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December 27, 2016
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November 4, 2013
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April 2, 1954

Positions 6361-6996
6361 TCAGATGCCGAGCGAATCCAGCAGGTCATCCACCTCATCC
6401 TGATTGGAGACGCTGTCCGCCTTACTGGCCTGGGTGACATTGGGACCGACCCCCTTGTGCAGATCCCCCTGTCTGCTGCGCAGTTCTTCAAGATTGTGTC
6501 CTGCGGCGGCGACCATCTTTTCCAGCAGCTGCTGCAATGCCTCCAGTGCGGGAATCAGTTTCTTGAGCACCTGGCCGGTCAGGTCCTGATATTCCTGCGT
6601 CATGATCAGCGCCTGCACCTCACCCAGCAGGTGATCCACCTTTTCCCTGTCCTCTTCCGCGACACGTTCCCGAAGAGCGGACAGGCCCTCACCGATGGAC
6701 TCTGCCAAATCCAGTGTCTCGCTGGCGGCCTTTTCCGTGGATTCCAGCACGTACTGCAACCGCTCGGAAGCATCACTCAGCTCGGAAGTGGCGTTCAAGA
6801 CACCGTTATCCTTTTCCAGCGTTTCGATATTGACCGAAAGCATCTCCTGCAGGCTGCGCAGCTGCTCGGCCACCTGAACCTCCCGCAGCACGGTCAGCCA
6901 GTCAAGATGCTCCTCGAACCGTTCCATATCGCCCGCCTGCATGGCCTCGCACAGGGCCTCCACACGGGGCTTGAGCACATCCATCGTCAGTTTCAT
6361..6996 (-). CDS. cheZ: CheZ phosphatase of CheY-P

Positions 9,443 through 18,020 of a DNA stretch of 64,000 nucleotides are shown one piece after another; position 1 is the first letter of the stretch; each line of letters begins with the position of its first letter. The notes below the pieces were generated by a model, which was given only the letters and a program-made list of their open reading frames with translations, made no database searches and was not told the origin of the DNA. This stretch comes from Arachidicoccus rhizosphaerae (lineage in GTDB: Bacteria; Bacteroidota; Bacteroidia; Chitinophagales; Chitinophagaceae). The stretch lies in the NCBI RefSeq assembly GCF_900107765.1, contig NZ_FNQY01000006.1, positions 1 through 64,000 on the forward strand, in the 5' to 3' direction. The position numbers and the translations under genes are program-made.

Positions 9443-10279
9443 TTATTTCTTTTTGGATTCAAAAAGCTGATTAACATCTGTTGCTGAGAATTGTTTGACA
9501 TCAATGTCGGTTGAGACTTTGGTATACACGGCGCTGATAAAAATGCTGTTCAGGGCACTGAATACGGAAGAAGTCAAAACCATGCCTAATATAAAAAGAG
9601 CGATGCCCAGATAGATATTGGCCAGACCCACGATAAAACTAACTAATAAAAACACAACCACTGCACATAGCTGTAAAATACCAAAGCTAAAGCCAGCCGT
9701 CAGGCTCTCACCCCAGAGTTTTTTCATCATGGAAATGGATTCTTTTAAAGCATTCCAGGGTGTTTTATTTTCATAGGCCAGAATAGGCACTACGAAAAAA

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Declassified in Part - Sanitized Copy Approved for Release 2013/11/04: CIA-RDP81-01030R000100420004-0 CENTRAL INTELLIGENCE AGENCY INFORMATION REPORT CONFIDENTIAL, This Document contains information affecting the Na- tional Defense of the United States, within the mean- ing of Title 18. Sections 793 and 794, of the U.S. Coda as amended. Its transmission or revelation of its contents to or receipt by an unauthorized person is prohibited by law. The reproduction of this form is prohibited. 50X1 COUNTRY USSR (Ukrainian SSR) SUBJECT Area Description of R'ubezhnoye DATE OF INFO. PLACE ACQUIRED REPORT DATE DISTR. NO. OF PAGES REQUIREMENT NO. REFERENCES 2 April 1954 15 50X1 50X1-HUM 50X1-HUM: THE SOURCE EVALUATIONS IN THIS REPORT ARE DEFINITIVE. THE APPRAISAL OF CONTENT IS TENTATIVE. (FOR KEY SEE REVERSE) 50X1-HUM 50X1 2. Rubezhnoye is located at N It9-01s, E 38-23. Page 22 point 5, Kremmenaya should probably read Kremennaya. On page Li, point 123, read Sberegatelnaya Kassa for Zberegatelliaya Kassa. Baranik, page it, point 119 has also been reported as Barannik. STATE rhc ARMY ktx NAVY ft AIR CONFIDENTIAL Hr FBI AEC 50X1 Meta: Woslil Distribution inaireonel By "X", IF61.1 rliefrilmiOnn By "'Bt. Declassified in Part - Sanitized Copy Approved for Release 2013/11/04: CIA-RDP81-01030R000100420004-0 Declassified in Part.- Sanitized Copy Approved for Release 2013/11/04: CIA-RDP81-01030R000100420004-0 -0 0 II RIDS IF TIAL COUNTRY USSR (lflrainian SSR) SUILIECT s area Description of Rubesbnoye THIS IS UNEVALUATED INFORMATION REPORT DATE DISTR.firEa NO. OF PAGES 14 NO. OF ENCLS. (LISTED BELOW) ' SUPPLEMENT TO REPORT NO. 50X1 ?50X1-HUM 50X1-HUM Agit MUM= 1. lint over in t WAY Tc11-25._!_45479969-1-25R, Lisidhanek, Scale 1 45,000 see page 14 3.1 located the following points the'RUbes oye areai v iota 1, lSMia -AiiiiI.shapsd athletic field, about 160*. x50 a., surrounded by a white brick wall, 3 n. high. There was one large double, iron gate located at the southeast corner, of thellield. The stadium was laid out north- south-and was located about 20 a. north of the railroad line (Point S).: The road (Point 2) led directly to this sta4ium:fioi the southeast. This was the only athletic field in the area of Rubeshnoye, and was consequently in heavy use by young people, including the various amateur soccer and fisld teams., On Sundays, this field Was the soot popular area of Rubeshnoye. , 22.411.1 ARS An unpaved, dirt road about 30 m. wide which led from the town of Rubishnoyil in the southeast to the stadium (Point 1 where it terminated. Froi the oity of Rubesbnoye to a point about pc) a. southealt of the settlenent (Point 3), this road'wes coliblOStone paved. During the'autumn and ? OORPIDENTILL Declassified in Part - Sanitized Copy Approved for Release 2013/11/04: CIA-RDP81-01030R000100420004-0 50X1 -HUM 50X1-HUM ? II I Declassified in Part - Sanitized Copy Approved for Release 2013/11/04: CIA-RDP81-01030R000100420004-0 ZULU ittist"J. CONFIDENTIAL - 2 - and early spring months, this road was a sea of mud. Settlement A small residential settlement consisting of one-story frame and plaster houses which were ocoupied by the higher paid employees of the Khimkombinat. The road (Point 2) extended through the center of this settlement. yallroad Line A single traok, SRG line9 which led from the Beats Basin in the south to the city of Moscow in the northwest, a distance of about 700 kms. The line was not.elettrified 4.:1. and heavily used by freight and passenger trains. The 'r freight traffic did not conform to a regular schodule,\ .4 \but there was quite a bit of it. ' tore were about six passenger trains passing through this arse daily and one express train which passed through., frano Rubeshnoye at about 1100 hours daily. It't1Thli ; ? ttnded Road An unpaved dirt road, 30 m. wide, which ran west of end parallel to the railroad line (Point 4) and which extended from the torn of Rubezhnoye, northwest to the snall.villegi of Kremeannsya located about 12 kms. northwest. ?The, . Section of the road which ran through the town of,.Bubeshnoye was partly concrete and partly cobblestone paved. Thereat eitended further southeast, past the railroad etailow(Point 22) and thee turned into another road (Point 24). it. ? Will Factory Ire. AA area aboUt 200 m. x 200 m., surrounded by a white brick wall 3 m. high. what the area contained, bit it looked like some sorto factory or possibly a saw sill. There was an entrance to this trek at its eastern end, guarded always by two civilian guards armed with carbines. .....c..:, ? ' ? , , .. -Institute , ? ?,.4- ? . ? kh,c,c- i T-shaped, three-story, white brick building, the south.road east wing of which was about 100*. longlend the northeaStlint Awing. about 80 m. long. The gable roof was whored with.. sheet metal which was painted with.s.....tar paint. The bind- . ingkoused an institute for the training of technicians for the chemical and engineartilield. 50X1-HUM tasisi the institute' was commonly referred to 50X1-HUM is'the "tekhnikume by the population. The faculty strength! 50X1 HUM sled student body is unknown but the average ade-Offn. bUX1-1-IUM the etudents was about 20 years. The buildieg:also served Is aYdormitory for the students who were undergoing train-. ing which lasted about three years. There were no security- precaitions in or around this building at artiste. .There were three entrances to this building all located in.,theltr. , southwest wing. ;, WALL 50X1 50X1-H UM ?50X1 -H UM Trade ?. A T-shaped, two-story, *hits root painted with tar paint. ing was about 50 m. x 10 a., the same size. The building ri vlth ..)- brick building, with, a gable.; The north wing of the builewt.-t and the south wing was about-i t. housed a co-educationaltredeAnoth C ONFIDENTIAL ,t r t%c Declassified in Part - Sanitized Copy Approved for Release 2013/11/04: CIA-RDP81-01030R000100420004-0 Declassified in Part - Sanitized Copy Approved for Release 2013/11/04: CIA-RDP81-01030R000100420004-0 .a. .00NFIDENTIAL . 3 . ',shoal with a student body of about 100 persons. All students --wore Entry blue, army .typs pniform. In addition to various types of woodwork taught here,wood wind instruaents were also produced. The building was bordered on the north by a street (Point 13), onto which the main entrance of the building opened; Adjoining the building on the northwest was an exercising ground surrounded by a three-meter high wire fence, and on the southeast side of the building was a small garden also surrounded by a fence of the same height. ? WALL . A large, quadrangle-shaped building, Constructed of white brick, three stories high, covered with a gable roof which was covered with sheet metal painted with tar paint. .,The building's wings were about 60 a. x lam. On the first floor of the west wing were two stores% one, a grooerband the otherlsold hon44boldettioles. The building housed the ?better-paid Soviettldreonnel who were employed in the NIOPilt ? Zaboratory4nd the"Ehiskombinat. It was bordered on the kast by the atrest "Prospekt Kirova," an unpayed road, 60 to 70 m. wide, extending in'snorth-northeasterly &rec. tion from the street (Point 25), for a distance of about 650 m. The building_stood directly ,south of the building shown awyPoint-10. ? WALD. Building :4? An inverted L-shaped three-story, white brick building, with a gable roof covered over with sheet metal painted with tar paint. The eastern wing was about 90 m. x 12 11.; and the south wing, aboat 70 m: x 12 m. The two wings were joined together with an elbow-shaped section in which there were several apartments on the second and third floors. On the first floor of this connecting section was an office of some transportation agency. The entrance to this particular section was in its southeast corner. The ? eastern wing of this building contained a total of 30 apart- ments, of whioh 23 were occupied by the German specialists, and-the remaining seven, by key Soviet personnel. The wing was divided into five equal sections, each having two apartments on each floor. 4 total of ten could be seen on the .east wing of the building. Each section of the east wing had two entrances, one on the east and the other on the meet side. the eastern doors were all nailed up. The south wing was divided into two sections, each having sii apartments, and the elbow-shaped section also had six apartments. All apartments in this build- ing were identical with the.exosption of the ones in the northernmost section of the east wing. drawn a simple sketch which shows the floor plan of my apart- ment and which will serve as an example fIr the remaining apartments in the building 2:17es page 15./. There was a large basement in the building which was used for the storage of coal and potatoes used by the' chemical plant. . In the adjoining yard, west of the building, stood two ' smaller buildings. Both were about 40 a. x S m., and shout 214. highs-and were used as storage places for. personal belongings of the tenants of the large building. ' C.ONPIDENTIAL ? 50X1 C-, . 50X1-HUM Declassified in Part - Sanitized Copy Approved for Release 2013/11/04: CIA-RDP81-01030R000100420004-0 50X1-HUM Declassified in Part - Sanitized Copy Approved for Release 2013/11/04 : CIA-RDP81-01030R000100420004-0 CONFIDENTIAL - 4 'atilt 11 Building An L-shaped, three-stoq,white brick building, the eastern wing ofetich was about 90 I. z 12 m., and the southern wing, about 50 n. 1 la 14 This building stood about 300 m. south- egSt of the keildihN shown as Point 10 and was bordered on thh east bl.kbe street, eirospekt Eirova." The street (foint 12), began at the southern end of this building. This strUeture housed Bubeshnoyele club house, and Was referred to as the "Rouse of Cullure." There were reading rooms, an auditorium, a canteen, and playrooms of all types here. The petithern wing housed a photograph studio and a barber shop. The building's main entrance was located in the southern side of the south wing. Just off the building's southeast corner stood a statue of Lenin and of Stalin about 4 Of. tigh made of white stone, The building was the center of mbl social activity in Rubezhnoye? and in winter time the &ones- especially was jammed with people. lotion pictures All demoss were given here very often, and dramatic entertain- temA preeented by visiting actors was also a feature. The Waling was open daily until late at Eight, when it las leaked and watched over by an unarmed, plainclothes, civilian ? ..goinrd who iat in the foyer of the building. This man was 0 duty most of the day and was relieved during Sc late evening. It was not necessary to produce any ? Liza of identification in order to enter the building. In Addition to various recreational facilities whichwere present in the house, a technical library for the use of the Soviet and German specialists of tha Khimkombinat and the NIOPiK laboratory was located on the second floor of the east wing. In order to take any of these books out, it was necessary to_hav_e_wr t n ission from the Soviet renendant, MAIM Across the Street, test of the "Rouse o u tire, was a residential area ognaisting ef two. to 1.1.,es eastory, stone and frame houses, oCoupied by workers of all grades employed by the Khimknma billet and the NIOPLK laboratories. 50X1 Ittatela West "Binkovekaya Mites.," so called because of the location Of the Rubeshnoye bank about 100 m. south of the clubhouse building (Point 11) on the eastern side of the street. The street was about 15 m. wide, cobblestone paved, with two-meter wide sidewalk on the eastern side. On the west site of this street, about 90 a. south of the "Rouse of Culture" (Point 11) was a small park about 150 m. 'm 100'm: surrounded by a li-m.high stone wall. The bank for which the street was nailed was a two-story building, .00netructed of the usual white brick, and-having a sheet metal-covered.gable roof. The bank itself was commonly called the "Zberegatelnaya Kassa" (Savings Bank). There,entrance to the building from the west, and all windows both front and back were barred. The building was guarded by a civilian guard armed With a rifle during duty hours and secured by the town police after office hours. ( the police who guarded the bank at night did not patrol the building but merely stood in front. The bank was surrounded on the north, east, ars south by a white brick wall 4 m. high. -HUM CONFIDINTIAL Issified in Part - Sanitized Copy Approved for Release 2013/11/04 : - ? Declassified in Part - Sanitized Copy Approved for Release 2013/11/04: CIA-RDP81-01030R000100420004-0 ? CONFIDENTIAL - 5 - POi't 13 prat NaMe unknown, about 10 m. wide', cobblestone paved, and extending to the west from the street shown as Point 14 the stadium (Point 1). The street was illuminated by street lamps placed at intervals of about 50 m. on the northern side of the street. North and south Of this street was a loosely scattered residential area., to Point 14 Street "Leninskaya Mites," a 15-m. wide, cobblestone-paved street, extending generally north-south from the southeastern corner of the Khimkombinstgs grounds, through the city of Rubezhnoye, and out to the northeast to the town of Varvarovka, about six or seven kilopetez away. A commutesibus traveled along this. street from-the above-mentioned town to the Khimkome bind daily at 06009 1400 and 2000 helms. Yeint.15 Street An Unpaved streetv 10.m. wide, running due north and south past buildings Shown as Point 16. The entire street was "flout li kilometers long from its southern end to the town limits. Point 16 Buildings: A cluster of four white brick buildings which stood on the street shown as Point 15. The southernmost building was one story, about 10 m. x 5 m., and housed the Rubezhnoye pharmacy. On its front a sign hung on which the word "Apteka" was printed. There ye, eng 1311-amulet who had three female employees. Busineera. bovry ,?ere from 0800 to 1800 hours daily and Sundays unti- J hours. .The next building was a two-story, 15-m. x 5-m0 structure which houaed the office. The next building in the cluster was a two-story, 15.m. x 5-m. building which housed Rubezhnoye telephone exchange and radio repair shop. The telephone exchange was in operation 24 hours daily, but not the radio repair shop. The northernmost building was a two-story apartment house about 15 m. x 10 m. The entire ?Littera buildings was surrounded by a small wooden fence on the east, north and south. Otherwise there were no eecurityirecautions of any kind apparent. pint 17 Police Station A cluster of three buildings not connected to each other, housing Rubezhnoyees police station. a separate sketch showing the layout of the buildings Sea page 4_70 Building No. 1 was a single - story structure of white brick, about 10 me x 6 m., and was located at the intersection of the street (Point. 12) and the road (Point 2). A main entrance to the building was located at the southern side of the structure. There was another entrance to the court- yard just north of this building on the street (Point 12) whioh.was secured by a large double wooden gate and served as the vehicle entrance. ? The building itself housed the administrative section of the police force, where the desk sergeant had his office. Another double wooden gate CONFIDENTIAL Declassified in Part - Sanitized Copy Approved for Release 2013/11/04: CIA-RDP81-01030R000100420004-0 50X1 50X1-HUM Declassified in Part - Sanitized Copy Approved for Release 2013/11/04: CIA-RDP81-01030R000100420004-0 CONFIDENTIAL - 6 . was located at the eastern end of Building No.1$ facing the road shown as Point 2. Building No.2 was a two- story, windowless structure about 16 m. x 6 in. l not know the function it served in the police station.; Building Np. 5 was a smaller building in the cluster and stood well inside the compound; it was hardly visible from the street as there was a board fence, 4 In. high, surrounding the entire area and shrubbery which was quite thickly planted along the sAreets.m-The police station's northern side was bordered by a White.brick,wall, 4 in. high. Which of the buildings housed the jailis unknown to meg but prisoners could be seen being marched in and out of the compound on various occasions. 50X1 50X1-HUM 50X1-HUM PVipt 21 Point 22 Point 23 A-15;.M, wide, unpaved road, extending in a northeastevly direction from the raiiroai station (Point 22), through the town of Rubezhnoye to the town of Beliavka about 7 kms. northeast of the former. -lailroad Station The station itself consisted of a two-story white brick building, about 15 in. x 6 in., and housed the usual station personnel and administration. There were a total of ten tracks leading to this station, and it was considered a fairly large.stopping point for both passenger and freight trains. A wooden platform, which was roofed over at the Station. proper, served as the passenger section The station itself was located on the southwest side of the railroad line,. (Points 4 and 25). The main road (Point 5) Which ran through this urea was located on the station's Western side. Directly west of the station was a resi- dential area, consisting of small, wooden frame houses which were actually part of the town of Rubezhnoye. Factory Area -. An area of approximately 500,000 square meters, located about 14 kms. Southeast of the southernmost tip of the town of Rubezhnoye. The area enclosed an explosives manufacturing: plant called "Zavod 20." Entrance to unauthorized persons was strictly prohibited; hence, cannot give more enlightuang information on this plan It ,was cOmmon knowledge that the plant produced TNT and other explosives. The Majority of the Soviet workers who were employed in the plant lived in a settlement about One kilometer southwest of the factory, area, situated on the western side of the railroad line (Point 25). (Settlement not shown on overlay.) Labor force and outrut of this fiOtory are unknown to me, and there was no offibial connection between this plant and-tne Khimkombinat. The area was patrolled by Armed guards, -but :their status (Civilian or military) is alio unknown to me. A single track, SRO railroad spur, whiCh branched off the railroad line (Point 25) at the southernmost tip of the Rubezhnoye town area, led in- to the factrry area on the northwest. ? CONFIDENTIAL Declassified in Part - Sanitized Copy Approved for Release 2013/11/04 : CIA-RDP81-01030R000100420004-0 50X1-HUM 50X1-HUM 50X1-HUM Declassified in Part - Sanitized Copy Approved for Release 2013/11/04: CIA-RDP81-01030R000100420004-0 CONFIDENTIAL - 7 'slat 24 This two-lane, paved road, 50, m, wide, was actually the continuation of the road shown as Point 5. At a point approximately 400 m, southeast of the railroad station ? (Point 22), the road intersected the tracks, at this ? intersection there was a guarded railroad crossing with the guerd rail remaining in the down position at all times. The road continued in a southeasterly direction. to the factory area(Point 23) from which point it was unpaved:. P,Ant 25 Railroad, Line, This line was the southern continuation of the railroad line shown as Point 4. Point 26 . Lake Assail', marshy lake, about 10,000 m. square. It was located about 400 m, southwest of the southernmost tip of Rubezhnoys. There was a larger, "commie-shaped lake, about 2 kw's. long and 200 m. wide, located aboyt 200 m. southeast of this small lake. The larger lake s name was "Posoohnoye ?zero," and was used by the population for swimming and boating. J'P'Mt 7 haat, "Beloye Osero,".about 600 m. x 150 m., located about 200 m. southwest of thedtailroad line (Point 25), and directly southwest of the settlement in the same area. /t had very teddy beaches and was used by the poralttion as a swimming and boating resort. ? pint 28 Boardwalk , A wooden walk, ?rm. wide, built on piles 5.110,high to cross over a marshy. area. The boardwalk extended in a south- westerly direction from ',is southern tip of the Khilkolbinatts greunds to a point about one kilometer away whore it joined a road (Point 32). ' At this intersection the boardwalk ended, its end supported by an ash and sand foundation. The board- walk was. built 'of roughly hewn logs, was very shaky, and could accommodate only pedestrian traffic. paint 29 Yeservoir, irrnle photography on the map there-appears1 a ergo reservoir. In the time between 1944_and June 1951 50X1-HUM never saw anything that oven 50X1-HUM resembled such a landmark. The area in question iacflat and sandy; it did not look as if anything had ever stood there. 50X1 Point 30 Unidentified Area This area, as well as that of the reservoir (Point29), was also a completely desolate, sandy dune, on which nothing was erected, nor did it look like anything oould have been built there at any time. This entire area, West and southwest of the Ihiskombinates grounds, Os area of the several lakes and the reservoir, Mas,suhjected to heavy floods during the early spring months. the Donets River( Point 33)-rose above its banks to an approximate distance 4f two kilometers on either side.- TheAChimkom,r grounds wire pot acted by these goods since cONFIDENTIAL Declassified in Part - Sanitized Copy Approved for Release 2013/11/04: CIA-RDP81-01030R000100420004-0 Declassified in Part - Sanitized Copy Approved for Release 2013/11/04: CIA-RDP81-01030R000100420004-0 Mt iv/ . CONFIDENTIAL that area was between five and eight meter? higher than tho surrounding Donets Basin. point 33; Road Branch 'AA Unpaved, sandy road, 10 m. vidwrrnhich was the branch of the main road. (Points 5 and 24). This branch skirted the southwestern end of the Khimkoshinatie grounds, then Continued in a southerly direction over the lake (Point;35) ST) a built-up earthen dam, and finally extended into the road shown asilooint 32. This branch was the only conne0- tip?* between the'road (Points 5 and 24), and the road (Point 32). ,Point 32 Road ? An unpaveddirt road, 10 m, wide, running in a southerly direction from the road branch (Point 3i) to the bridge (Point 34). 'This road led to Voroshilargrad in-the south and is the main artery to that city, The road was in- operative during the spring months because heavy floods put it under several feet of water, and in autumn because of heavy rains the road was a sea of mud and hence again unusable. During the remaining months of the year, there was much heavy freight traffic along this road from points north and Rubezhnoye. Point 33 River A shallow, unnavigable river, 200 in. wide, which flowed in a southeasterly direction at the rate of about 5 km. per hour in normal times. The river was completely frozen over from December to March. The soil on either side of the river was black and extremely fertile, and this basin area was therefore thoroughly exploited by the population as evidenced by the many small vegetable gardens scattered throughout-the Rubenhnoye area. Point 34 Bridge - A 100-m. x 5-m. wooden bridge which could accommodate about five tons and had a railing, 1-1- in. high, on either side. The bridge spanned the Donets firer at one of its ? narrow points: 'The road (Point 32), directed all its vehicular traffic over this bridge. It was built upon piles driven into the river bed from which it got its entire support. In normal times the bridge stood about 3 m. over the surface of the water. After each flood, a new bridge had to be constructed as the old one would be washed away. Point 35 Lake A lake, 600 m. x 100 m, which bordered the Khimkombinat On the southwest. It was used as a waste disposal reservoir by the Khimkombinatl hence the water was dangerously contaminated and emitted a strong odor. To prevent the spread of contamination during the flood season from this lake, an earthen dam was built on the lake's southwestern banks. This helped only a little, and the contaminated water spread in spite of the precautions. The waste fluids were emptied into the lake', by means of an open drainage canal which ran through the:. center of the Khimkombinat's grounds. CONFIDENTIAL Declassified in Part - Sanitized Copy Approved for Release 2013/11/04: CIA-RDP81-01030R000100420004-0 50X1 Declassified in Part - Sanitized Copy Approved for Release 2013/11/04: CIA-RDP81-01030R000100420004-0 C ONFIDENTIAL 9 - Po$nt'41 Unidentified Area \there were several heavily damaged empty buildings phich were built in an area resembling a:Coliseum. Untwisted Sites 2.? Approximately 10 kms0 southeast of the town of Rubezhnoye was another urban area 'which incorporated a large factory. This entire area was called Liskhimstroy. It was connected with. Rubezhnoye with ? only oat singlertrack railroad, and possibly a road which branched off the Lain highway running, through Rubezhnoye. ? /the factory in Liskhimstroy was also serviced by \snail-aircraft which landed directly on the flat, sandy areas on ?'which Liskhimstroy stood. In the years between 1945 and 1951 a \largo-factory was in the process of being built and was to be the Soviet counterpart of the German Leuna Plants. Without a doubt this, factory was to ?roduce $ nthetic ammonia and nitric acid. In the spring of 1951 from Rubezhnoye rediithik-brown.!smOke emitted from the tall brit smokestacks in Liskhimstroy, a typical sign of the manufacture of nitric acid. the Lisk- himstrOy'fictory was to produce nitrogen base fertilizers from nitric isid-and ammonia. Whether further chemical products were to be produced here, 3' in fate summer of 1947 six German specialists, all former employees of the Leuna plant in Germany, appeared in Liskhimstroy. From ,OtstObor 1946 until this time they had been somewhere in Moscow performing work unknown In the beginning, association with Htsse specialists was tolerated, but later it became increasingly ,AifficUlt.tO \maintain, any Social contact Officially. In order to - eyelid any trouble with the authorities, the Rubezhnoye specialists a 1 contact with these Liskhimstro s ecialists. General Description of the Countryside .,.,The area west of the Donets River was generally hilly and stony- iend coniferously forested. The river bed and its banks, for a distance of about two kilometers) was marshy and contained many -. :Small lakes of stagnant water; otherwise, the soil was very rich and, fertile.' The northern side of the river was the opposite; it was eandy and barren, except for patches of trees and'vegeta- tiOn scattered about. This sandy area-extended for a distance of about 10 kilometers after which the soil gradually became darker and more fertile. The topsoil in the sandy areas went down to a depth of about 2 m., under which a layer of White clay could be found. The vegetation in the northern section was also of a ; coniferous nature with much low shrubbery. The swampy areas near the river banks gave one the impression of a jungle with its fern and very thick foliage. The area was in parts supervised by CONFIDENTIAL Declassified in Part - Sanitized Copy Approved for Release 2013/11/04: CIA-RDP81-01030R000100420004-0 50X1 50X1-HUM 50X1-HUM 50X1 50X1-HUM 50X1-HUM 50X1-HUM 50X1-HUM 50X1-HUM 50X1 Declassified in Part - Sanitized Copy Approved for Release 2013/11/04: CIA-RDP81-01030R000100420004-0 ? CONFIDENTIAL 7 State forestry commissions which took 'great pains in preserving the pine and cedar trees. The more fertile fields nhich were not ale ready under cultivation by local citizens were full of fine, green cloter which was used by cattle for grazing purposes,. From various local newspapersit was apparent that the government greatly en- Oouiagid forestry control and irrigation. The area north of Bubeihnoye, past the sandy area, was rich with small vegetable gardens and collective farms, These were engaged in grainer potatoes, corn and sunflowers for seeds, these three items being the Soviet basic staple foods. Beyond the fertile areas to the north were the famous Russian steppes. . , . All arable land in the area was annually divided free of charge among the employees of the Khimkominat at the rate of 50 - 100 square meters,per. person. These lots were used for vegetable and fruit gardeningl'the crops and crop prbeeeds going to the individual who raised them. In the cases of the lower paid. employees, this proved at additional source of income and food. The fruits and vegetables sold in the free bazaars came from these gardens. According to local citizens the farmers on the collective. farms were quite self- sustaining since the land sufficiently supplied their needs. With the money earned from the sale of their vegetables, many of the amateur farmers were able to purchase small numbers of livestock and in this way further boosted their source of income. It must be born in mind that these amateur farmers were such only by necessity and were primarily .factory workers. Urban Area 6. The town of Rubezhnoye had an approximate population of 20,0000most of whom were employed directly or indirectly by the Khimkombigiat. The central area orthe town was thiokly populated and consiated of two- zr three-story White brick houses. Most of the familial were crowded together in small living quarters, generally as many as five persons to one room. The outer districts were not as crowded, and most living quarters were one-story wooden frame houses. Most of the streets were lined with poplar trees and hedgerows. Tha,Sown had been badly hit during the war but had been nicely rebuilt since. Utilities 7. The town. of Rubezhnornas serviced by 220-volt,AC current which was supplied by a power plant in Dnepropetrovsk. This was the ? only source of power (the small power station at the Khimkombinat was only a relay station). The current in the city was extremely aldi and during the daytime only about 80 volts were available for ? hole use. There were frequent malfunctions in the supply of current, and a program of power conservation was in effect. . Occasionally, the power would be entirely turned off between MOT iLad 1700 hours, but this did not follow a regular pattern, and its cause was thought to be defective equipment at the plant in Dnepropetrovsk. Power turn-offs were very common in the winter of 1950-1951. The Xhimkombinat did not suffer from lack of power at any time,bessause it had its own thermal power plant within its grounds. C ONFIDENTIAL Declassified in Part - Sanitized Copy Approved for Release 2013/11/04: CIA-RDP81-01030R000100420004-0 50X1 Declassified in Part- Sanitized Copy Approved for Release 2013/11/04 : CIA-RDP81-01030R000100420004-0 Ii CONFIDENTIAL - 11 - 8. The town and the Khimkombinat were supplied with water from a reservoir located somewhere north of the city. The ? pressure was poor, and most apartments located on the second and third floors had hardly any water between the hours of 1700 and 2000. This was especially true during the summer months. Although the water was purified with chlorine, it had a softbpleasant taste. Because of the sandy soil in the area, it was very difficult to locate water main breaks, and the maintenance personnel who did this work constantly complained since these malfunctions occurred quite frequently. Some- times these breaks would go undetected for weeks before something was done about them. Cooking gas was not available in Rubezhnoye, and all cooking mid heat- ing was done with coal. It was plentiful and cheap in this area, but the only difficulty was the lack of delivery services. In order to obtain coal, one had to provide one's own meant of transportation. .T#AVEL RISTRICTIONS 10. All the German specialists were restricted to the official town limits of Rubezhnoye? but the latter were never defined. In 1949, the . specialists were required to sign in and out, and everywhere they went they were required to be accompanied by an "interpreter." This rule slackened down after that year, and we were given free rein in the town. Some of the Germans did breach the travel restriction and made trips outside the town but did not encounter any difficulty. Local trains could be used without attracting attention, as tickets could be purchased aboard the trains. The oxprcse trains were reseryad, and in order to obtain tickets frou th station ticket booths, it was necessary to be in the possession of official travel orders issued by the plant or laboratory where one worked. CIVIL AIR-pituns 11.-There Were absolutely no air raid precautions of any kind in or near . the oiti of Rubezhnoye. There were no bunkers, no air raid sirens ' or antiaircraft units or installations anywhere in Rubezhnoye. POLICE AND slcutuiy 12,t It was strictly prohibited to photograph any official buildings or Soviet citizens,' The police force in the town consisted of about '100 Ma who were supervised by a chief with .the rank of major. ? Theiritniformsaere navy blue, cut to the pattern of the Soviet Army Uniform. 'They were armed with sidearms; only occasionally did one see a policeman carrying a carbine. ? In 1951 the police uniform was slightly changed in that a bit more color was added to it, but it remained the same in design. The forests average age was about 25,:and they were all husky, healthy looking young men. Only the re were sommthat older, their average age being about 35. ' no impression of constant police surveillance in Rubezhnoye, 50X1-HUM A4t?e police were seldom seen. As far as could be seen by the local Citizens of Rubezhnoye, there were ne special police train- ing activity going on. The police were very friendly and courteous to evetybody, and there were no conflict. of any kind between them and the population. The officers of the police force were apparently well paid, as one of them lived in the same housing project with us, and his fa m ly was always clean and well dressed, there were no f police vehicles of any-kind in the torn of Rubezhno e and all police activit was performed on foot. 50X1 C ONFIDENTIAL Declassified in Part - Sanitized Copy Approved for Release 2013/11/04: CIA-RDP81-01030R000100420004-0 50X1 Declassified in Part - Sanitized Copy Approved for Release 2013/11/04: CIA-RDP81-01030R000100420004-0 611-0 2? I ?/ 2. c4/? itacie anio, %ea 541erciv Declassified in Part - Sanitized Copy Approved for Release 2013/11/04: CIA-RDP81-01030R000100420004-0 Declassified in Part - Sanitized Copy Approved for Release 2013/11/04: CIA-RDP81-01030R000100420004-0 . . canIDENT-TAL - Adjoining Section Aim en Bath 7""1-71 Toiist 1-721-1/ N?b 410 Bedroom. Main illaso ;OA evs...04--. Living Rem sh, 4 CO'necting Section CONFIDENTIAL 11 ' Floor Plan. of German - . Specitiiete _Apartments in Building', eint 10, on . Aree Description Declassified in Part - Sanitized Copy Approved for Release 2013/11/04: CIA-RDP81-01030R000100420004-0 50X1 Declassified in Part - Sanitized Copy Approved for Release 2013/11/04: CIA-RDP81-01030R000100420004-0 ? ? ?? CONFIDENTIAL Page Pi .50X1 No *600\ vi,whe i4k1k 0 ifrisica,41. \c,t, \Naar- k.rysisv , - ? OVERLAY OF USAF TCM-2 1 0234-9949-1?25NI LISICHANSK 5tALE V25,000 CONFIDENTIAL Declassified in Part - Sanitized Copy Approved for Release 2013/11/04 : CIA-RDP81-01030R000100420004-0